* Contaminated water. Runoff from feedlots can contaminate ground and surface water, including water used to irrigate crops. Drinking or inadvertently swallowing untreated water from lakes and streams can cause infection. So can eating unwashed raw fruits and vegetables. And although public water systems use chlorine, ultraviolet light or ozone to kill E. coli, some outbreaks have been linked to contaminated municipal water supplies. Private wells are a greater cause for concern. If you have a private well, have it tested once a year for pathogens, including E. coli. Your state health department can help you find a laboratory certified to conduct the tests.
* Person-to-person contact. E. coli bacteria can easily travel from person to person, especially when infected adults and children don't wash their hands properly. Family members of young children with the infection are especially likely to become sick themselves. Children can shed the bacteria in their stools for up to two weeks after symptoms improve.

Keeping E. coli at bay

It's not always possible to avoid food poisoning, but common-sense precautions can go a long way toward preventing infection with E. coli O157:H7 bacteria.

* Cook all ground meat, hamburger or roast beef thoroughly. Meat, especially if grilled, is likely to brown before it's completely cooked, so use a meat thermometer to ensure that meat is heated to at least 160 F at its thickest point. If you don't have a thermometer, cook ground meat until no pink shows in the center.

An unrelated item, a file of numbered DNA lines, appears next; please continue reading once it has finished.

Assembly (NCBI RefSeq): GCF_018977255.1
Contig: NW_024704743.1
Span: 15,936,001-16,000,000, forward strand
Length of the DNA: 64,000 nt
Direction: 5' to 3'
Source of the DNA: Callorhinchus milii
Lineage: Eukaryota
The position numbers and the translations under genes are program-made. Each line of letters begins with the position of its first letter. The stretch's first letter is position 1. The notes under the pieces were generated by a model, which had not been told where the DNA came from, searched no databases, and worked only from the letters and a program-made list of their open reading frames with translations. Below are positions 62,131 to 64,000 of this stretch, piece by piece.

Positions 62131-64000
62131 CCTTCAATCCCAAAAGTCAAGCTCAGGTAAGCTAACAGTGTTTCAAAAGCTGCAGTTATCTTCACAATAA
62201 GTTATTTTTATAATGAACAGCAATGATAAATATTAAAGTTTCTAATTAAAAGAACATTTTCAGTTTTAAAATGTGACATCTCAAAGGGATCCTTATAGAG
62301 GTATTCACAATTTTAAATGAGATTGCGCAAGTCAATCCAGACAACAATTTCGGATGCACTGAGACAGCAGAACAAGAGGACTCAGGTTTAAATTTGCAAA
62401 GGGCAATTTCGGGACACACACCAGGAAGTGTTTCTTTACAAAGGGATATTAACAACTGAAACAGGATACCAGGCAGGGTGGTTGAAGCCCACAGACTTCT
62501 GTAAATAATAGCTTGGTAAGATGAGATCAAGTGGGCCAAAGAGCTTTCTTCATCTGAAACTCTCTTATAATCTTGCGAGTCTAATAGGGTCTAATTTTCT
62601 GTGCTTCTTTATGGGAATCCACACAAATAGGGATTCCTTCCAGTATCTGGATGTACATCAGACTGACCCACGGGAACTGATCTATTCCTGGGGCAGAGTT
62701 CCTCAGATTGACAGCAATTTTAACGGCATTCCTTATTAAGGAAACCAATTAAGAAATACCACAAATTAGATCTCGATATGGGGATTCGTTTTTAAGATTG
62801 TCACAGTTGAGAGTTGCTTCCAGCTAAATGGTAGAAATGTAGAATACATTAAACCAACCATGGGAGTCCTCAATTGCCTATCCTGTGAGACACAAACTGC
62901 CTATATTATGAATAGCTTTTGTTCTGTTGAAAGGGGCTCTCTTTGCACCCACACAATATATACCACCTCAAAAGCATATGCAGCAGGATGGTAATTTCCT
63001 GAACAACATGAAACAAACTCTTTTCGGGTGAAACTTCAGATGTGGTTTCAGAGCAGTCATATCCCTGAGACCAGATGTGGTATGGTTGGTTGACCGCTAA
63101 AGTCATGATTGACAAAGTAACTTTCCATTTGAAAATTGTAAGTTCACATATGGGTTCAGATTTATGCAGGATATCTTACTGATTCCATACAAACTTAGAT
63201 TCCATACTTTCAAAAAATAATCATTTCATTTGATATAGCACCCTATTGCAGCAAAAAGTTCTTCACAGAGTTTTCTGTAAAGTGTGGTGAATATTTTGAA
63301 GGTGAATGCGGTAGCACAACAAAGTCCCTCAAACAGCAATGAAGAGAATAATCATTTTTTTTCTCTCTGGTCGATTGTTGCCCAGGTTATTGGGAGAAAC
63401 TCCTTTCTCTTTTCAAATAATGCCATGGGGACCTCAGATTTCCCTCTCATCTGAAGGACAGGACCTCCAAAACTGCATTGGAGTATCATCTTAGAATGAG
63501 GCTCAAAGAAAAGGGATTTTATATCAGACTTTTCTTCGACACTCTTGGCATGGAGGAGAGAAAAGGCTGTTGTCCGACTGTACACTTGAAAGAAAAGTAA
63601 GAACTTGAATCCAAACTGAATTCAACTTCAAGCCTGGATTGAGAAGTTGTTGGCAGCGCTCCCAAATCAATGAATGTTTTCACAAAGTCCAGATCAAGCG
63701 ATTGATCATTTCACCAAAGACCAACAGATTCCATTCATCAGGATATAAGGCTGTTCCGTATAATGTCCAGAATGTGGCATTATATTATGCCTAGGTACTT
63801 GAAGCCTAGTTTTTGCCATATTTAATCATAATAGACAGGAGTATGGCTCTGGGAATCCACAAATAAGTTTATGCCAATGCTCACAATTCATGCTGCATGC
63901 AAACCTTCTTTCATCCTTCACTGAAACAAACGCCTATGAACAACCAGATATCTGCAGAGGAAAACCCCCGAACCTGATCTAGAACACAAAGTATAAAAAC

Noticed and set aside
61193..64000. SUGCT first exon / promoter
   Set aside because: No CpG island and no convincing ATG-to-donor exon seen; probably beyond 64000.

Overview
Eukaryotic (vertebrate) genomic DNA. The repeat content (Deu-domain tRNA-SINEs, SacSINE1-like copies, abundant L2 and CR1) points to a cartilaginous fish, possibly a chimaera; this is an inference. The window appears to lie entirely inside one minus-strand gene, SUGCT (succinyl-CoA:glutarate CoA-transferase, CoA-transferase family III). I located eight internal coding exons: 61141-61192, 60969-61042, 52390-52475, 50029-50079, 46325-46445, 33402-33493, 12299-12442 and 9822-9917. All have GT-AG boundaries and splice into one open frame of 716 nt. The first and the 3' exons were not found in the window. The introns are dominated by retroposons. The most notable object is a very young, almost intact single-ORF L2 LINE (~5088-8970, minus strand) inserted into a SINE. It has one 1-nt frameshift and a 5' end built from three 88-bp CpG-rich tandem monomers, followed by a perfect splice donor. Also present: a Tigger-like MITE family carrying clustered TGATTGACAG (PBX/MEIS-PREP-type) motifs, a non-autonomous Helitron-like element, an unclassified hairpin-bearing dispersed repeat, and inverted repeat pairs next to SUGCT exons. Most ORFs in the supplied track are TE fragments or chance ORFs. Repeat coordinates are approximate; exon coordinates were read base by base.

* To prevent the growth of bacteria in your kitchen, thoroughly wash anything that comes in contact with raw meat, including your hands, counters and utensils. Use hot, soapy water, bleach or disinfecting wipes. Never put cooked hamburgers on the same plate you used for raw patties.
* Order beef cooked medium or well-done when eating out. Be persistent about getting what you ask for, even if it means sending your food back more than once.
* Drink pasteurized milk, juice and cider. Any boxed or bottled juice kept at room temperature is likely to be pasteurized, even if the label doesn't say so.
* Wash raw produce thoroughly, using plenty of running water and a scrub brush or a vegetable wash. Children, older adults and people with weakened immune systems should avoid alfalfa sprouts.
* Avoid drinking untreated water from lakes and streams and swallowing water when swimming — even pool water, which can be contaminated with feces.
* Make sure that family members, including children, wash their hands after using the bathroom, changing diapers and before eating.

You're sick: Now what?

Most E. coli infections — even those caused by E. coli O157:H7 — aren't life-threatening. But the bacteria can cause serious and even fatal illness in some people. If you're at high risk of hemolytic uremic syndrome, see your doctor at the first sign of profuse or bloody diarrhea. If you're not at risk, seek medical advice if your symptoms are severe or persistent. You should have your stool checked for E. coli bacteria.

Most cases of traveler's diarrhea clear up on their own in a few days, although doctors sometimes prescribe a short course of the antibiotic rifaximin (Xifaxan), which reduces the number of E. coli bacteria in the gut. When it comes to more severe infections such as O157:H7, however, no current treatments can cure the infection, relieve symptoms or prevent complications.

Anti-diarrheals can make O157:H7 worse by preventing your body from eliminating the toxins. And antibiotics increase the risk of hemolytic uremic poisoning. For most people with O157:H7 infection, rest and plenty of fluids to prevent dehydration are the best option.

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December 11, 2006